Port Revel Offers New Cruise Ship Experience
A new model of a large podded cruise ship over 1000 feet (300m) long transporting over 5000 people has been built at Artelia’s Port Revel ship handling training center in France. The vessel will enable masters and officers to train in ship handling under various emergency conditions that are unlikely but always possible. In an emergency, the first decisions taken are usually crucial because subsequent actions are conditioned by them.
Shiphandling training is similar to that of a high-level sportsman, who must keep in top form at all times. This training is required in order to provide a “déjà vu” effect, so that “Truly superior pilots are those who use their superior judgement to avoid those situations where they might have to use their superior skills” (from: Great Aviation Quotes).
The new model at Port Revel is equipped with a propulsion system consisting of two pods. A pod is a sort of gondola that can pivot 360°, fixed at the stern of the ship and containing an electric motor that drives the propeller. It thus replaces both the propeller and rudder and makes a ship particularly easy to handle, provided you know how to use it. Large ships currently fitted with pods generally have two, though anything between one and four can be found on large cruise ships. About one third of existing cruise ships are fitted with pods. To make these ships even easier to handle, they are equipped with extremely powerful bow thrusters that are practically equivalent to the rear pods in terms of power (a bow thruster is a pump fitted transversally in the bow of the ship; it exerts a thrust that can deviate the bow to port or starboard).
With these systems, a modern cruise ship can turn around in a circle that hardly exceeds its own length in less than 10 minutes, which is truly amazing. These propulsion systems have gradually been getting more popular over the past 20 years, representing a genuine revolution in the navigation field. They also need to be operated in a completely different way from traditional propulsion systems comprising a propeller and rudder, and call for serious training.
A further complication in using such propulsion systems is the windage of large modern ships, which can range from 10,000 to 20,000 m2 (1 to 2 hectares!) and generate transverse forces of several hundred tonnes that cause the ship to move sideways. This problem affects not only cruise ships but also container carriers. A large ship can thus drift over the water just as a car drifts on ice.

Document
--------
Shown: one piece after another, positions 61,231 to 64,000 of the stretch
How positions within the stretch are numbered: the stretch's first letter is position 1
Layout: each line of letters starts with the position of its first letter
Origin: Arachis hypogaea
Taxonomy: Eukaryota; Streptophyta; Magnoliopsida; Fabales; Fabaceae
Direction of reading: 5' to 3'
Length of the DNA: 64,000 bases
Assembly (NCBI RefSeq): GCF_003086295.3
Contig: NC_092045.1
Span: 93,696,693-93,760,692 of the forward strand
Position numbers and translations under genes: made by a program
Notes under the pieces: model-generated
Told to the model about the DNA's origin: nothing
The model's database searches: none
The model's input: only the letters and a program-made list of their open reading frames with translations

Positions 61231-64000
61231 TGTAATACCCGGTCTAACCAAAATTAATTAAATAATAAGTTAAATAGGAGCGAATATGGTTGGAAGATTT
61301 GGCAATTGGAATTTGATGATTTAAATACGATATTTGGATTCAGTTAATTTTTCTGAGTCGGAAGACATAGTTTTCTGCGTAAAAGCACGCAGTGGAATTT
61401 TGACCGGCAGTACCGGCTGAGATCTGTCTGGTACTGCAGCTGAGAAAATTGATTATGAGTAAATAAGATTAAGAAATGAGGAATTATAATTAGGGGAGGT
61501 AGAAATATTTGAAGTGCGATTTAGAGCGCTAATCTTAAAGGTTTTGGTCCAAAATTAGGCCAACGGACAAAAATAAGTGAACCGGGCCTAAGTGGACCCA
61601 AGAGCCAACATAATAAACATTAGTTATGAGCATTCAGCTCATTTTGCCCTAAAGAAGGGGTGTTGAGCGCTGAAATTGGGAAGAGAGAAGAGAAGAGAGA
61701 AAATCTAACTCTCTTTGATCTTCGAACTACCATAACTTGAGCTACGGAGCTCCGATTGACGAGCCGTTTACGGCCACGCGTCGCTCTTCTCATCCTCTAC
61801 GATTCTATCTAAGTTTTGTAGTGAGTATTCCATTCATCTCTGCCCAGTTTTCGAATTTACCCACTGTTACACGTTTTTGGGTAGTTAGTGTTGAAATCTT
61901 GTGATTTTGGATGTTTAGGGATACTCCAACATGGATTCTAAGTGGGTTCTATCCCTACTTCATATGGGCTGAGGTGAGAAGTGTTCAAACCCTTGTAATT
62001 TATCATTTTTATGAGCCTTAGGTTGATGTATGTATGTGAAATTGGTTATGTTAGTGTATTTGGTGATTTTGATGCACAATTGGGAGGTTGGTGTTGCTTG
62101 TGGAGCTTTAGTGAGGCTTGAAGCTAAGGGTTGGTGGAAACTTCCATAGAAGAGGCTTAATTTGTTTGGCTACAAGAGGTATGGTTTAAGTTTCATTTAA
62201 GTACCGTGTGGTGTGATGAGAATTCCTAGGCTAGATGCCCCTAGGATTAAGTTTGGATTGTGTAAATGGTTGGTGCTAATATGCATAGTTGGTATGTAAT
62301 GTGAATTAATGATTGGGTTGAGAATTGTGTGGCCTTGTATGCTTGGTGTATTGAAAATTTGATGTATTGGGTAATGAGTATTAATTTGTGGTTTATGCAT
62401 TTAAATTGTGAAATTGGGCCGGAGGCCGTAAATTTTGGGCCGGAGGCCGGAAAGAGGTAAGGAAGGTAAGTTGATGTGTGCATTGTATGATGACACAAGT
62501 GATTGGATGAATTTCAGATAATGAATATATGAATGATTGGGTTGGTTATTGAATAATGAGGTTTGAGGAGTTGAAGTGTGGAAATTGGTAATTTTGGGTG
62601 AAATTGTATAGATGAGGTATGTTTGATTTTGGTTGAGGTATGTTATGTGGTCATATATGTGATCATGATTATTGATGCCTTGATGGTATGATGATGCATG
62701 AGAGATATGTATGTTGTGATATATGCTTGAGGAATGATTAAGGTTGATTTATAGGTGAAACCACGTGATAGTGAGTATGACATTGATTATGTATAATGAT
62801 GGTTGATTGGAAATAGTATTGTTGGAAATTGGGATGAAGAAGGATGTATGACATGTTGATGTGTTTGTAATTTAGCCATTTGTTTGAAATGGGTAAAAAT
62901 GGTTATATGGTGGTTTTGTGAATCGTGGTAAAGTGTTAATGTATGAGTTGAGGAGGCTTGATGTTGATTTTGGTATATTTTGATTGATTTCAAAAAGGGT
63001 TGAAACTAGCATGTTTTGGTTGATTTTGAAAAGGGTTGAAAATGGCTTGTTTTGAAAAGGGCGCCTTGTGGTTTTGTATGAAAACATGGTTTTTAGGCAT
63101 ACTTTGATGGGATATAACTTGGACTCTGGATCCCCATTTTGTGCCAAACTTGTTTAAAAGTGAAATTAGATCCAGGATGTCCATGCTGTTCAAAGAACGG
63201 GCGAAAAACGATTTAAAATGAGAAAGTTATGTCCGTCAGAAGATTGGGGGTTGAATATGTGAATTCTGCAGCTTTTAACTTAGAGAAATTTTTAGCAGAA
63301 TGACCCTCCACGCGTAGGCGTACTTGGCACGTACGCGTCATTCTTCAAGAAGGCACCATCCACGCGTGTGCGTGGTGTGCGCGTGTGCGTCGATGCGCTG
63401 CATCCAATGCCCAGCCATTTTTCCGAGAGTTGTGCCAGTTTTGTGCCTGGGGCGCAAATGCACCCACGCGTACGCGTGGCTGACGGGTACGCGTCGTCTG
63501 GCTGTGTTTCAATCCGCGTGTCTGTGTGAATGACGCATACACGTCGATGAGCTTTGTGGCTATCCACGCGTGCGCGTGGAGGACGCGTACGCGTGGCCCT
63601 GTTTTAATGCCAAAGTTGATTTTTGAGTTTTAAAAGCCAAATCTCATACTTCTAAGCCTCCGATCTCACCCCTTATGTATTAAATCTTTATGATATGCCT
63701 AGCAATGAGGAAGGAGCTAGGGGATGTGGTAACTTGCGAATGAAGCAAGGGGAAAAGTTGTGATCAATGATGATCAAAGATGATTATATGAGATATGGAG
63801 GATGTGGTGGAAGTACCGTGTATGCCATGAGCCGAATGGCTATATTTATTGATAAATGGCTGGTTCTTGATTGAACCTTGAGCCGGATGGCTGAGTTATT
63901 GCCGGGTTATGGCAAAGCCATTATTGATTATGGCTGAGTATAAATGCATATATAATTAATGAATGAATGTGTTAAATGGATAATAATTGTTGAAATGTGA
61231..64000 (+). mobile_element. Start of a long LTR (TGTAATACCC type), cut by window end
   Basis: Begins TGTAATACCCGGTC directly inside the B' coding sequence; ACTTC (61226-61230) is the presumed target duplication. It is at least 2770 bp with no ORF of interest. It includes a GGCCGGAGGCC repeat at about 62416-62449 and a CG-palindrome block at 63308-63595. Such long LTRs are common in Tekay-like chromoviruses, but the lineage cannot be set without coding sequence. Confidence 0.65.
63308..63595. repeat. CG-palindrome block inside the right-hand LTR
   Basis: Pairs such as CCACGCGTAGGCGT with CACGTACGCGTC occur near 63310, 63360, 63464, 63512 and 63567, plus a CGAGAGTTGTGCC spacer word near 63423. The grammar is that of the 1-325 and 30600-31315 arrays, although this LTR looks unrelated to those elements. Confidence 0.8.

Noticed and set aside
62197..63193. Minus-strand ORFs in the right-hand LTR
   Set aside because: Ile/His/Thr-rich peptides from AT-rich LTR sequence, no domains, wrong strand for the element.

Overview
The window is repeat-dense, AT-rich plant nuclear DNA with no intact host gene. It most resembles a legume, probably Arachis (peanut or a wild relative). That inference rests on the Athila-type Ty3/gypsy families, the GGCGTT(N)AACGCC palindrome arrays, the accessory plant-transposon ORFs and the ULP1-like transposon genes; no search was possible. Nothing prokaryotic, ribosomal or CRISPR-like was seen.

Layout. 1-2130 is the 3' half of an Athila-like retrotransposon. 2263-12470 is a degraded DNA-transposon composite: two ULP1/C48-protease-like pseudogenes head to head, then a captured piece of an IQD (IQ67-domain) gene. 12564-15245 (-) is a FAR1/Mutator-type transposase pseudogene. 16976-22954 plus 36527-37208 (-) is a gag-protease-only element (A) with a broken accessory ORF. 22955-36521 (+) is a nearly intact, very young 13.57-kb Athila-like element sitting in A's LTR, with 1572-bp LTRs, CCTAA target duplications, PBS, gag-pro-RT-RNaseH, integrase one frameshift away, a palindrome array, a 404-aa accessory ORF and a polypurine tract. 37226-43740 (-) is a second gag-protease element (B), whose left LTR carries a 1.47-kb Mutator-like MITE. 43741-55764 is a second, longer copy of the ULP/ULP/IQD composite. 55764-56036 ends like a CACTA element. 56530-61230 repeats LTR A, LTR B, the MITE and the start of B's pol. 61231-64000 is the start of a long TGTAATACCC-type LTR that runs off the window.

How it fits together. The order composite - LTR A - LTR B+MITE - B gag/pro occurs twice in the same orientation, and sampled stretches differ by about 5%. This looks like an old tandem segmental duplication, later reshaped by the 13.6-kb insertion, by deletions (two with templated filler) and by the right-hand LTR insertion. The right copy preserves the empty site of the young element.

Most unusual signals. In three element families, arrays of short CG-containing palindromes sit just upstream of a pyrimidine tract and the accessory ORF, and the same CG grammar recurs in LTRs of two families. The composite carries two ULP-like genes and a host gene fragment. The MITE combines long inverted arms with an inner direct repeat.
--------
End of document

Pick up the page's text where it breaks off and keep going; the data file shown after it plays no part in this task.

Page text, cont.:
There is no room for improvisation. It may be recalled that in 2009, Sogreah (now Artelia) launched the Otello, a 1:25 scale model of a 335-metre, 8500 TEU container carrier. This event was part of the celebrations to mark the extension of its ship handling training center: Port Revel. To open the 2010 season, Sogreah launched the latest addition to its fleet, the Q-Max, a faithful reproduction of a 345-metre LNG carrier with a capacity of 266,000 m3. Thanks to this latest model, the result of an innovative and pragmatic approach, sailors can now train on a ship that represents the new giants now sailing the seas.
The Port Revel development program was launched in October 2007 and represents an investment of over one million euros, consolidating the center's worldwide leadership in training pilots in ship handling operations. By extending the lake to cover a total of five hectares, of which 50 per cent is shallow water, doubling the number of quays and installing additional current-generating equipment, Port Revel can now offer an extremely varied range of situations and host 10 trainees each week as opposed to eight previously.
Since Port Revel first opened more than 40 years ago, numerous American, Canadian and
European pilots have appreciated its facilities. Between 150 and 200 are expected in the coming months, for conventional courses or tailor-made training designed by the center’s highly motivated and experienced instructors to suit their specific needs.
As maritime safety becomes an increasing concern, Port Revel is even more relevant than ever in training ships' captains and pilots to handle emergency situations. The European and North American maritime pilots who make up 80 per cent of the center's students are well aware of this and we hope we will soon have the pleasure of welcoming new captains and pilots. To meet these needs, the Port Revel Centre proposes a range of different ship handling training courses using scale model ships with on-board pilots:
Ship handling course for pilots and masters
Escort tug course
Emergency ship handling course
The Port Revel Centre was the first of its kind to be created in the world, and it offers significant advantages: Over 6,500 experienced pilots and captains have been trained there since 1967 (mainly from the US, Canada and Europe, but also from Brazil, Turkey, etc.), and many of them are now coming for the second (and even third) time in their career, instructors are highly experienced and motivated maritime pilots, the fleet of 11 models at 1:25 scale reproduces 20 different vessels, four escort tugs are operated by a real tug master at the pilot's orders, Port Revel has inherited Sogreah's century of experience with scale models, numerical simulation, port planning, design & construction, the five ha lake is highly versatile with very little interference from wind; it also features extensive shallow water areas, a long canal, the new Panama locks, an SBM and numerous quays; it is also equipped with wind, wave and current generators and a DGPS for accurate debriefing of the exercises performed on the lake.
The products and services herein described in this press release are not endorsed by The Maritime Executive.